6.8 There were no concerns for operator, worker, bystander, residents or children at the proposed AOEL .
6.9 The Committee heard that the plant metabolism was fairly consistent with differences in residues being observed being related to the PHI and therefore as a function of the speed of metabolism.One plant metabolite occurred in straw just below the threshold that would trigger a feeding study. Members agreed that as this was borderline, the overall metabolism picture was fairly clear, the specific toxicology data on the metabolite were not of concern and the metabolite itself was also a major rat metabolite, overall an additional vertebrate study was not justified to support the current uses. However the applicant should be advised that if future uses of the product resulted in higher residues of this metabolite, they might then need the additional feeding study.
6.10 On the possible need for a rotational crop study, members commented that the radiolabelled study provided would tend to result in higher residues than would occur in practice due to the confined nature of such studies. In the case of a root crop being sown following crop failure members were confident there would be no detectable residue arising from the GAP s under consideration, and therefore the need for additional data on rotational crops could be regarded as a possible confirmatory requirement in the light of any proposed changes to GAP.
6.11 The consumer risk assessment showed good margins on the proposed reference doses, and estimates of exposure for all other groups also fell within the proposed reference doses.
6.12 Members agreed that the environmental fate and behaviour assessment was acceptable.
6.13 On ecotoxicology, members had a question on the assessment of risk from the metabolite 3HDPM. This had been calculated appropriately for the risk from drainflow, but as the metabolite was also formed in sediment /water studies members considered it should be addressed for spray drift also. Calculations suggested that the risk assessment for 3HDPM based on entry via drainflow would cover that from formation in sediment/water, but this point should be made explicit in the document.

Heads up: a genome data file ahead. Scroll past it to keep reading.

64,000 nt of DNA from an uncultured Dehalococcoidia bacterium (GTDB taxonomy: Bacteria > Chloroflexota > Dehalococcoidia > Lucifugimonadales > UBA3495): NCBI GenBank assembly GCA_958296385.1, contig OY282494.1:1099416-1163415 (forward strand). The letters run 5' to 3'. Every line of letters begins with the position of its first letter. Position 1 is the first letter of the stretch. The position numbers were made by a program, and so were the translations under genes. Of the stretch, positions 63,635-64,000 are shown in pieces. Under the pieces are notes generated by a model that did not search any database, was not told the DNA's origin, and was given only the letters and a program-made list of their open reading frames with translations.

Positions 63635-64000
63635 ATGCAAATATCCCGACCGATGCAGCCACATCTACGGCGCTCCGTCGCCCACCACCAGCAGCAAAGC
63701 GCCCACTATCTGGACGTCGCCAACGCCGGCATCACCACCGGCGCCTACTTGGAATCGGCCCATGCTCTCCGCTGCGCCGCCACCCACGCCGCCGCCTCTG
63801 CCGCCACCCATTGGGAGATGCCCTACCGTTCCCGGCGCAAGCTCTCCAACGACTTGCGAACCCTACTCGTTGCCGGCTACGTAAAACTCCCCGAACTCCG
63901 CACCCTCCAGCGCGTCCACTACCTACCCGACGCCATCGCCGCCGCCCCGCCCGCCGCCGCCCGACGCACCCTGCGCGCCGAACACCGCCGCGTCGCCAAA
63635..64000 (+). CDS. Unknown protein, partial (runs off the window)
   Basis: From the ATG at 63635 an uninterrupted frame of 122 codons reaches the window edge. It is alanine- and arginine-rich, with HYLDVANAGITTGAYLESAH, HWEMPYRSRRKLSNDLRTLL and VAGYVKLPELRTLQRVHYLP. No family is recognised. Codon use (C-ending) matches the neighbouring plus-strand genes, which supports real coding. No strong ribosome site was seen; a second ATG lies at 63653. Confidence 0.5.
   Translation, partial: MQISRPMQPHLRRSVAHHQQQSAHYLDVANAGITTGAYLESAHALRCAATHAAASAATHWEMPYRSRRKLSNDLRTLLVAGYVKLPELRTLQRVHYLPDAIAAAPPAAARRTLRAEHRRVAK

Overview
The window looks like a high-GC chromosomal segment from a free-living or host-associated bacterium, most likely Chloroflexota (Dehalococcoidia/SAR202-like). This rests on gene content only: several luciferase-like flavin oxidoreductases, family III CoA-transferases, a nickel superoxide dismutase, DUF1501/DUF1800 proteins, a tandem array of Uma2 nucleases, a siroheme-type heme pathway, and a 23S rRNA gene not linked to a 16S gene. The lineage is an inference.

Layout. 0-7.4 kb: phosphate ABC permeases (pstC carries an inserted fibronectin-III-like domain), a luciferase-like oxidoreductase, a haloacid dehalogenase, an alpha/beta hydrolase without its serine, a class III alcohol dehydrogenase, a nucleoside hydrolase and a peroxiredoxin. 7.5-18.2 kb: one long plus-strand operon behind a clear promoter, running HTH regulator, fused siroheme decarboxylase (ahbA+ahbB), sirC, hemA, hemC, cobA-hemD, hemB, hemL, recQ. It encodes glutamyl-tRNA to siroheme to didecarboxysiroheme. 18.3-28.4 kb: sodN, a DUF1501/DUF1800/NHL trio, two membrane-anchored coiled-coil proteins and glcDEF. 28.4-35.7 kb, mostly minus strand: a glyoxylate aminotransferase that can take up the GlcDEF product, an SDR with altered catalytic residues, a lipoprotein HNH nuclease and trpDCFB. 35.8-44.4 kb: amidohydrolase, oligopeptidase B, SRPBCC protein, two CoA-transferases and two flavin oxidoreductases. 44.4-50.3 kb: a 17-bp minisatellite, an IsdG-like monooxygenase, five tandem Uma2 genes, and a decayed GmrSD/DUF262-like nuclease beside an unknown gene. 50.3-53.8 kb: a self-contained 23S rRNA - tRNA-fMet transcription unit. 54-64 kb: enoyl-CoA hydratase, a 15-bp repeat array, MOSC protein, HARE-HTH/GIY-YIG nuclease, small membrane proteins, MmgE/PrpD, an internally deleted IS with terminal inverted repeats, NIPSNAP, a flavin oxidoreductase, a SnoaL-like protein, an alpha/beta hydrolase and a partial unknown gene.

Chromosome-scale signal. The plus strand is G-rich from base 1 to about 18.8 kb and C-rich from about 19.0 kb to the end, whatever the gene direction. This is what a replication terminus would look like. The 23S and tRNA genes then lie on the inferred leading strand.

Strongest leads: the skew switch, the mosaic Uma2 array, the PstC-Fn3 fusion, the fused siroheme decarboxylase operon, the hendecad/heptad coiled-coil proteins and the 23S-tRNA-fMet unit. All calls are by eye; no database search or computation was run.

6.14 Members confirmed the assessment of efficacy presented. They agreed that the resistance management would need to be harmonised with other compounds in the fungicide resistance group – noting that there were differences in the way the groups were described in the evaluation. Members suggested that this be taken forward as a minor change at the next label printing for existing products in the group to give an example of this active substance (pyriofenone) as being in the same group. As a generic question members asked whether it was an appropriate strategy to allow approval of single active substance products in a relatively high resistance risk area. The secretary explained that whilst the committee usually considered single active substance products, not all of these were commercialised on approval. Many of them were maintained as ‘regulatory tools’ to support approvals for subsequent mixed active substance products.
Post meeting note: Following the meeting it was suggested that, as there appeared to be evidence of cross-resistance between the benzophenones (e.g. metrafenone) and the benzoylpyridines (e.g. pyriofenone), it was appropriate to avoid their repeated use to minimise the risk of resistance development. As the current fungicides of concern are in different sub-groups it would seem most appropriate to reference the parent group i.e. the aryl-phenyl-ketones (FRAC group U8) for clarity as this encompasses both the sub-groups referenced in the draft label amendments. It was suggested that CRD seek further guidance from FRAC in this regard.
6.15 Members noted that the applicant needed to update the documentation to reflect the new global harmonised classification system. They also drew attention to some minor typographical errors in the draft assessment report.
6.16 Overall members agreed that they needed to see the results of the COMET assay before they could make a recommendation on approval for this product.
7. 120 day emergency application for No Scald DPA 31 (contains 319 g / l diphenylamine) for use on stored apples [ACP 6 (350/2011)]
7.1 Dr Harris declared a non-personal specific interest.
7.2 Members considered this application for a 120 day emergency authorisation that would allow for continued use of diphenylamine to treat this season’s apples going into store. Members heard that diphenylamine has been used to prevent scald, a physiological disorder, for many years having been regulated originally under food additives legislation prior to approval under Control of Pesticides Regulations. The EU evaluation for annex I listing had identified a number of data gaps in the supporting package and as a result diphenylamine had not been included in Annex I. Approvals had now expired as a result. The Rapporteur Member State, Ireland, was currently evaluating a resubmission application.